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Bay Isles traffic agreement approved, pickleball plans move forward

The proposed pickleball court plans will visit the Longboat Key Town Commission again at its Jan. 9 meeting.

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  • | 5:00 a.m. December 6, 2022
Traffic circulates near the Bay Isles north entrance.
Traffic circulates near the Bay Isles north entrance.
Photo by Eric Garwood
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Law enforcement now has the jurisdiction to make traffic stops, tow vehicles and work to improve pedestrian safety in the private neighborhoods behind the Bay Isles gates. 

An agreement between the largest residential development on the island and the town was approved by Town Commissioners without discussion at their  Dec. 5 regular meeting. 

In April 2022, the town was approached by Bay Isles in hopes of exploring an agreement with the Homeowners’ Association for non-criminal traffic enforcement on their private roads. 

Traffic slows for a speed hump in Bay Isles.
Photo by Eric Garwood

As a private gated community, the town does not  provide that service to the neighborhood. To do so, under Florida statute, a formal agreement approved by both the HOA board and the town must be executed. 

Over the past six months, town staff has met with representatives of the Bay Isles Housing Opportunity Commission Board to come to an agreement that remains consistent with state requirements. 

On Nov. 14, the board approved the agreement before it came to the commissioners for review and approval Monday. 

Some residents say speeding on Harbourside Drive has been an issue for years where part of the road is four lanes and the other part is a winding two-lane stretch. In 2011, a safety committee was formed by the association to look at the issue. In 2019, speed humps were installed by the homeowners group.

The agreement recognizes the town’s current service level, which includes periodic law enforcement patrols through the gated community. Under the agreement, the town’s police officers are able to take traffic enforcement action on the private roads while patrolling the area. 

Initially, the term for the agreement is five years. If necessary, it can be terminated without cause with 90-day notice from either the town or the neighborhood. At the end of the five-year period, unless otherwise noted, the agreement will be automatically renewed. 

An additional provision of the agreement includes the HOA being able to schedule specific traffic enforcement. The HOA would be responsible for compensating the town for time and work of the Key’s police officers.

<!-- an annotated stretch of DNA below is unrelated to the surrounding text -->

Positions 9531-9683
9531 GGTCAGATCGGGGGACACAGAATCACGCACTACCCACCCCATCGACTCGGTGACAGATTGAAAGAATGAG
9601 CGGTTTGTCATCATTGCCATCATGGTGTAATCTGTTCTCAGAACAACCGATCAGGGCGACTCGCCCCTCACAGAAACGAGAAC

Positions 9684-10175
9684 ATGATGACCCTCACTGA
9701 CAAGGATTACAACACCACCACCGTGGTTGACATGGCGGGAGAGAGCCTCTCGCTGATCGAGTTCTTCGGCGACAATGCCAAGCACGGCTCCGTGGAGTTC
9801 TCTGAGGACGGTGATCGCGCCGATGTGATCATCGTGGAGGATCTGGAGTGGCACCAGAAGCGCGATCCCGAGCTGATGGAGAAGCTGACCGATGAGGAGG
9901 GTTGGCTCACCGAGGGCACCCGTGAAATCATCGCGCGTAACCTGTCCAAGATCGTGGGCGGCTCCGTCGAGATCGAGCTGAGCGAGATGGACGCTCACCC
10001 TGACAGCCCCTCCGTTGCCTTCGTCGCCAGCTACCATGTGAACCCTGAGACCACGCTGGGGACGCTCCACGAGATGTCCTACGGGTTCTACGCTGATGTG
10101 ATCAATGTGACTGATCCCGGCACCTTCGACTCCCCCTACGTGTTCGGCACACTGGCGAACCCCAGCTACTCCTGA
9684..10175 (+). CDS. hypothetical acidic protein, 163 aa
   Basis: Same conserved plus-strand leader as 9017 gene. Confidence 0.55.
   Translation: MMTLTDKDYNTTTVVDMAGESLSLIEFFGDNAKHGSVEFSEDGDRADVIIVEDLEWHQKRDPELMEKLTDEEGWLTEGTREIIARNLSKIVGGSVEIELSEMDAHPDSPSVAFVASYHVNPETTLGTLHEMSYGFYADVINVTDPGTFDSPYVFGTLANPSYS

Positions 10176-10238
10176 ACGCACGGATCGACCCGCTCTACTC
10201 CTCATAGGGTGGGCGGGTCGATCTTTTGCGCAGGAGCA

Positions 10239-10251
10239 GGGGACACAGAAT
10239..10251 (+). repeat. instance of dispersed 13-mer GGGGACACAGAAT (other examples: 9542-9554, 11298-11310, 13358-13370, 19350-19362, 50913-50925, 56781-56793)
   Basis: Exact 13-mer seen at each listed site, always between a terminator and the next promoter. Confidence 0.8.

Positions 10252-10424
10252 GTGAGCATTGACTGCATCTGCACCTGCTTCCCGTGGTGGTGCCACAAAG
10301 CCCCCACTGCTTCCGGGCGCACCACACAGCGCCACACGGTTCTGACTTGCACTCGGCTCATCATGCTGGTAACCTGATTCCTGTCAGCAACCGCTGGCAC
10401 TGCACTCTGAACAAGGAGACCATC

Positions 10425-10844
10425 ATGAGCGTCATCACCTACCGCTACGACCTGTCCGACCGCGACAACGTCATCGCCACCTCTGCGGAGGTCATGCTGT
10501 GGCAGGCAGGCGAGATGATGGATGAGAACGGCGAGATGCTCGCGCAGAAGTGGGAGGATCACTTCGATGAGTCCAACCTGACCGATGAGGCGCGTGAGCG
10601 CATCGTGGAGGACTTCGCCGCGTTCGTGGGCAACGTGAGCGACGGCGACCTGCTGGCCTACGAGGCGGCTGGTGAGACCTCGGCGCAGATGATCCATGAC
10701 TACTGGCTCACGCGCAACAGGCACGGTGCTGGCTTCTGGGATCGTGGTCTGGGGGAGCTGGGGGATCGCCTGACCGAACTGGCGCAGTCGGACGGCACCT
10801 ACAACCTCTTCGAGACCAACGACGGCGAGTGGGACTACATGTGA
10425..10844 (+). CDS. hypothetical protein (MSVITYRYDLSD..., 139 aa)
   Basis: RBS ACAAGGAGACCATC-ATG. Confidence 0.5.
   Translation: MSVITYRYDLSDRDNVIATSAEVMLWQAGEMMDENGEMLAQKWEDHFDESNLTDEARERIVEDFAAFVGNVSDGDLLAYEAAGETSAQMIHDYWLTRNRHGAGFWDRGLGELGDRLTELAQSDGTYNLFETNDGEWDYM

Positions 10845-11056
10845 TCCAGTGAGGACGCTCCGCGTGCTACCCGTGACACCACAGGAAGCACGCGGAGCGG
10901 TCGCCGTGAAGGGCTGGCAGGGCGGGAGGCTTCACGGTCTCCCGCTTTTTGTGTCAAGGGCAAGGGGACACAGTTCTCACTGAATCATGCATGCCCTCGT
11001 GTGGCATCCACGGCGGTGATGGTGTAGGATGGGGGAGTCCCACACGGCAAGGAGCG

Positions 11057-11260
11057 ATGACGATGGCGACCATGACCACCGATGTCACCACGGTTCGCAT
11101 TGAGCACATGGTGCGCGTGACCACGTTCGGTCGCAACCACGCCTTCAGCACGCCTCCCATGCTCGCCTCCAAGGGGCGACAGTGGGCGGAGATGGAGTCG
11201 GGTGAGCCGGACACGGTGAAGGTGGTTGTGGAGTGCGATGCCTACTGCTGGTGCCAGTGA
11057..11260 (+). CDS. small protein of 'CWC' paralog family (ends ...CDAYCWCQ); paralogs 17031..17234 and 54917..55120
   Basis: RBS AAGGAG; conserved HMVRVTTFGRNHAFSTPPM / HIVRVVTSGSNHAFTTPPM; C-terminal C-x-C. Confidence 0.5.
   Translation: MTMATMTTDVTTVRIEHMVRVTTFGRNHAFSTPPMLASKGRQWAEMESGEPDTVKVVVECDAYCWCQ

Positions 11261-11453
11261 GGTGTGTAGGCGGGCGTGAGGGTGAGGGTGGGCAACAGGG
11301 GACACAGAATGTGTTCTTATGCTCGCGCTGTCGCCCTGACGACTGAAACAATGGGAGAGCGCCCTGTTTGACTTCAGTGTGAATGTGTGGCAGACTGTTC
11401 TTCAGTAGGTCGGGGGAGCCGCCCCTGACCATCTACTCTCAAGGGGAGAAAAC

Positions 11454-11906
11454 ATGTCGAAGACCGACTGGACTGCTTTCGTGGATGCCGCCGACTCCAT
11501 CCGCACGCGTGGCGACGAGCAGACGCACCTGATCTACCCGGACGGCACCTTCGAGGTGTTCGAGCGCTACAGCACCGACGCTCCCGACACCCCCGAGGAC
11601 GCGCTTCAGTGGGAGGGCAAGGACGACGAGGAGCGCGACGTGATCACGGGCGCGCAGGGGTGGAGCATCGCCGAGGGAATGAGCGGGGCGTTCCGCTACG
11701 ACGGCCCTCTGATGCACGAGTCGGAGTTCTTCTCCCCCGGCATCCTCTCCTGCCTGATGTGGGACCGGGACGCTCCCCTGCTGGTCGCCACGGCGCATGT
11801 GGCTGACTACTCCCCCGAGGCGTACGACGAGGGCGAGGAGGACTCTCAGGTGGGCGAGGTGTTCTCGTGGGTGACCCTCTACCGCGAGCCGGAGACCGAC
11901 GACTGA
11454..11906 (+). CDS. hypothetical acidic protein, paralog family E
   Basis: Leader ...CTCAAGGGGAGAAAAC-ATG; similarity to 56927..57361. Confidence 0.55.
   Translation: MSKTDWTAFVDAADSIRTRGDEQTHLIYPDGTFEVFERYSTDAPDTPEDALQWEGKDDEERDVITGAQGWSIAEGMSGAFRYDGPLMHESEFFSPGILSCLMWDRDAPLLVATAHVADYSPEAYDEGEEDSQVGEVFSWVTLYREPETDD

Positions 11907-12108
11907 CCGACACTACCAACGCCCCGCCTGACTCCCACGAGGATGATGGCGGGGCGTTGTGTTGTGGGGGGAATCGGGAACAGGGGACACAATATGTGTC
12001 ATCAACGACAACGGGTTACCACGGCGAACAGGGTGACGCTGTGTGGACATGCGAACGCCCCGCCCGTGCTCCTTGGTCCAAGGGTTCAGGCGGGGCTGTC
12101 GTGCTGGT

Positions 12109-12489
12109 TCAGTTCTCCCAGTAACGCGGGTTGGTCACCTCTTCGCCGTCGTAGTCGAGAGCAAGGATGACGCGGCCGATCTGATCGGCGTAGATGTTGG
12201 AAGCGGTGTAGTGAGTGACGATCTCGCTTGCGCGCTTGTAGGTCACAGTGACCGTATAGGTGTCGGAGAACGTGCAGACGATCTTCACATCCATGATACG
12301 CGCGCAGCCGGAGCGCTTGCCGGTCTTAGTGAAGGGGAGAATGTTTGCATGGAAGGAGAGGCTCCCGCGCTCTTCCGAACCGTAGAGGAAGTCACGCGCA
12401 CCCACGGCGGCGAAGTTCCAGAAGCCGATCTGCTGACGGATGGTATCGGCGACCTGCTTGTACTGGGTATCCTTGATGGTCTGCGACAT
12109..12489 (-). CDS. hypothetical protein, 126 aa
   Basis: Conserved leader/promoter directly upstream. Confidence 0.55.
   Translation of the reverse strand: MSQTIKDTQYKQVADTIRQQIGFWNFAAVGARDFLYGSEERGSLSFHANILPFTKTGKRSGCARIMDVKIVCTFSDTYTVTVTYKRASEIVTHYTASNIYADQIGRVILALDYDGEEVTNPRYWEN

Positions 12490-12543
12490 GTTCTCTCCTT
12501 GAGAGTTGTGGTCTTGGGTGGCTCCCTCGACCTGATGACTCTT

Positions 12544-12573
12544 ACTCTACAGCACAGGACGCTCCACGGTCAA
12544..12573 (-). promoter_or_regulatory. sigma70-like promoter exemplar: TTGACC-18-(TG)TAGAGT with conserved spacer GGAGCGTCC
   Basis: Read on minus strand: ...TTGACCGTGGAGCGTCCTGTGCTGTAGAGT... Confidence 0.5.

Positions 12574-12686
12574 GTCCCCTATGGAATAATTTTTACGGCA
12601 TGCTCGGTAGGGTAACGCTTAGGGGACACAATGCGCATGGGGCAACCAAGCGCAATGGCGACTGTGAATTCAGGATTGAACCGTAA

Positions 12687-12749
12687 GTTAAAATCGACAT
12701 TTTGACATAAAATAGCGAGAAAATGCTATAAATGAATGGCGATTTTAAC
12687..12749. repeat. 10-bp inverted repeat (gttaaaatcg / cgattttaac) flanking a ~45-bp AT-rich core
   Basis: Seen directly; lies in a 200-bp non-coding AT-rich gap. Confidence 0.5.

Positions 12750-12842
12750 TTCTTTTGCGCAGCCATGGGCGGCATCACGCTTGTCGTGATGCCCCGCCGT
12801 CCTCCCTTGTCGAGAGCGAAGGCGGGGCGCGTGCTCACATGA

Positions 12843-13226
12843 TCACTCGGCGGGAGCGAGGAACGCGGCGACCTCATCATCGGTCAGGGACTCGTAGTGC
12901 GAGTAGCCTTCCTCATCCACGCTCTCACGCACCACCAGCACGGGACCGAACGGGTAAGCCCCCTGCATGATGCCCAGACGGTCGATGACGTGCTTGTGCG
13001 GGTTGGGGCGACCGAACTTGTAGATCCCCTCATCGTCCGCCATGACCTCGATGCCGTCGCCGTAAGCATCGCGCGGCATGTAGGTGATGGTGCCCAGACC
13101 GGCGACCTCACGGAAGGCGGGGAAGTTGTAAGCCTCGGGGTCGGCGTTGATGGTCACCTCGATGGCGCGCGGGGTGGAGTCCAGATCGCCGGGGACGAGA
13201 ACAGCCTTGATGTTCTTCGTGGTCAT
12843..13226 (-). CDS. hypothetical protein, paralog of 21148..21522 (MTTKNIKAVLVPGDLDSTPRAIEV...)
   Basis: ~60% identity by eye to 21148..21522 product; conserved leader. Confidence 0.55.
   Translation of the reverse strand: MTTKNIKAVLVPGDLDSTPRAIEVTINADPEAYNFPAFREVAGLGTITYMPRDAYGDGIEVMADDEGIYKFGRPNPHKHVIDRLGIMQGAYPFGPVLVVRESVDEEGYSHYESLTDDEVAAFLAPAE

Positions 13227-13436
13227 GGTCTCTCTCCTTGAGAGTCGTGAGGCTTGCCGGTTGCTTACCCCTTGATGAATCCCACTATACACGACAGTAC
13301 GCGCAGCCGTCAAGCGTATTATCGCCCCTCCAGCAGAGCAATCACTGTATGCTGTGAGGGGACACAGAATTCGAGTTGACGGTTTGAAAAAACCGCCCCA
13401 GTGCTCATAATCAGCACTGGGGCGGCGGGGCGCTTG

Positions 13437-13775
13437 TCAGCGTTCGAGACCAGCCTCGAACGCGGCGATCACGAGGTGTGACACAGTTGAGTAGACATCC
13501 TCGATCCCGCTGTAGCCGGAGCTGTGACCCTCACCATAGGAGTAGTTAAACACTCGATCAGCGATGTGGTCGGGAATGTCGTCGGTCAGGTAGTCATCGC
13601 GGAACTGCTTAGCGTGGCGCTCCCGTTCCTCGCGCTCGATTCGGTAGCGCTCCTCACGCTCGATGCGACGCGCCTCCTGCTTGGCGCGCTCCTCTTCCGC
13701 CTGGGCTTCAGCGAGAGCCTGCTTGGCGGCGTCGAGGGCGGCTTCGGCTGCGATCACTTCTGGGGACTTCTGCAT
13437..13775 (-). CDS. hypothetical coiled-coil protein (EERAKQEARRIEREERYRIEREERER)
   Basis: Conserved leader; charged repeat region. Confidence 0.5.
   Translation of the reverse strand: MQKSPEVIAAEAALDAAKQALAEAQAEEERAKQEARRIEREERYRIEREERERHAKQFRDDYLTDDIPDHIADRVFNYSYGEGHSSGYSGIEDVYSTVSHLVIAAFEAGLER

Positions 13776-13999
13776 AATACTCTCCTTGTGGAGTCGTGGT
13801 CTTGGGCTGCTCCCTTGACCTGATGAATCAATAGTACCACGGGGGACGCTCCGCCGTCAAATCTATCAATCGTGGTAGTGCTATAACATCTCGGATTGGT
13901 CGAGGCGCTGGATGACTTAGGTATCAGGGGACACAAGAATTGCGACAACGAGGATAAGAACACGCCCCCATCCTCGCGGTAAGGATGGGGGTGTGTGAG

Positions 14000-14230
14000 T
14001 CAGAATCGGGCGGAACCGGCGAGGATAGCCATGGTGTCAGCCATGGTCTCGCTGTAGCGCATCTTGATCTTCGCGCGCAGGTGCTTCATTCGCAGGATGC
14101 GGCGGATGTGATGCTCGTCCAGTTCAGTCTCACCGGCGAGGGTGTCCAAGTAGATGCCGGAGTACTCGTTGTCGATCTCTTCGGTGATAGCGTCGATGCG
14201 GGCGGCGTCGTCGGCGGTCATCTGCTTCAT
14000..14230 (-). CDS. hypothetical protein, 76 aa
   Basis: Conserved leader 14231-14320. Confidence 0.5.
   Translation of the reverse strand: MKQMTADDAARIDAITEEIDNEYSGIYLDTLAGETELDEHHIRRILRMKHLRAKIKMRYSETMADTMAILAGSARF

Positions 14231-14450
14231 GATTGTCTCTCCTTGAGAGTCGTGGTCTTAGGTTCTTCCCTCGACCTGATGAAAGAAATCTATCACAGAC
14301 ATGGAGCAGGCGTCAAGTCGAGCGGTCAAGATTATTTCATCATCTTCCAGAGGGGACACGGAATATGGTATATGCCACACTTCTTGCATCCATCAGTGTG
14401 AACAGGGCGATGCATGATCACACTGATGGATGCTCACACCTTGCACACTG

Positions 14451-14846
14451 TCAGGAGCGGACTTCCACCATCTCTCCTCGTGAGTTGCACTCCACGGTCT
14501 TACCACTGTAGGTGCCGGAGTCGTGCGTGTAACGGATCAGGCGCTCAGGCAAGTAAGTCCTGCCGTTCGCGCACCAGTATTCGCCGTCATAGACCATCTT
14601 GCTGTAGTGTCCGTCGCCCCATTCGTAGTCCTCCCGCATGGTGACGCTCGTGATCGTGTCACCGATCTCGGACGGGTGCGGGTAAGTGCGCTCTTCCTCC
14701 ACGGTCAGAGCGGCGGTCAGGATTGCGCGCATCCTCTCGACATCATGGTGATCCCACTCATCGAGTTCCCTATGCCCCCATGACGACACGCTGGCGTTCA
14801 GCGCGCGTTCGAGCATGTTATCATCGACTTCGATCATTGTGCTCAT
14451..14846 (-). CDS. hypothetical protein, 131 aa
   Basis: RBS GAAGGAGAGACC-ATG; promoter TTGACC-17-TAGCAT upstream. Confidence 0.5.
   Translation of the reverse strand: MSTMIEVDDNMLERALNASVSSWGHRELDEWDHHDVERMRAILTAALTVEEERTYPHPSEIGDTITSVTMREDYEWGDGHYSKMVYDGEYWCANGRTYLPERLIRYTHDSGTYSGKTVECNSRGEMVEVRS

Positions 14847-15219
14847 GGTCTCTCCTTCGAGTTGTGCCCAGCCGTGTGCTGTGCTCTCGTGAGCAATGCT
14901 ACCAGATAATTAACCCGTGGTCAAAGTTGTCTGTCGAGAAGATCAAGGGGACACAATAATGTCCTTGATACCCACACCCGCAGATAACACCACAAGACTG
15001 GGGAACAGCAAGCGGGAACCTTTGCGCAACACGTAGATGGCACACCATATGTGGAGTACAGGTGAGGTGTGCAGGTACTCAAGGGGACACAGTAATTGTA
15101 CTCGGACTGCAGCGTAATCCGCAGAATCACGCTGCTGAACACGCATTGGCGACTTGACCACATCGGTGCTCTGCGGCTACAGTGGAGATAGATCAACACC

Pickleball first reading

Commissioners took their first step in the discussion surrounding four proposed pickleball courts at the Longboat Key Club. The issue was unanimously approved and moved forward for commission discussion by the town’s Planning and Zoning Board Nov. 15.

The plans were again approved unanimously by the commission on first reading and public hearing. Second reading and an additional opportunity for residents to speak on the matter will occur at the commission’s Jan. 9, 2023 regular meeting. 

The pickleball courts, proposed for 3000 Harbourside Drive, will be built south of the original proposed site, replacing existing parking. which moves them farther from Winding Oaks, neighbors from which banded together last spring to object to the plans, citing noise and nighttime lighting concerns.

The original site was planned adjacent to the Tennis Garden’s courts in an area where trees now stand between the golf course and the tennis facility. The courts were proposed to be no closer than 328 feet from the nearest Winding Oaks home, which is farther away than existing courts are from residential property alongside the Moorings.

In order to address concerns with noise associated with pickleball, the club opted to conduct a sound study. The study conducted by Keane Acoustics showed that even without sound-deadening materials planned for the courts, noise from the courts would not exceed decibel levels already expected with surrounding ambient noise such as traffic.

Additional elements of the plan include: 

  • 51 trees would be preserved.
  • 40 trees would be relocated.
  • 66 trees would be removed.
  • A landscaped buffer is planned to the west of the courts for sound and visual screening from Harbourside Drive. 
  • 16 lights, four per court, will be placed. They will be 20 feet tall, directed downward onto the court and turned off no later than 9 p.m. nightly in compliance with town code. 
  • The club's plans include 116 parking slots, though the town requires 94.

Planning and Zoning Board members raised concerns along with the public about preservation of trees on the property, which led to a condition being added by town staff to ensure that more trees would be replaced or preserved.

Commissioners commended the effort made by the club to address the concerns of neighbors  whether about sound disturbance or the removal and replacement of trees on the property. 

“I think this is a good example of how a government should work,” commissioner Penny Gold said.

“This is a great example of how a community should address these issues,” Mayor Ken Schneier said in agreement with Gold. 


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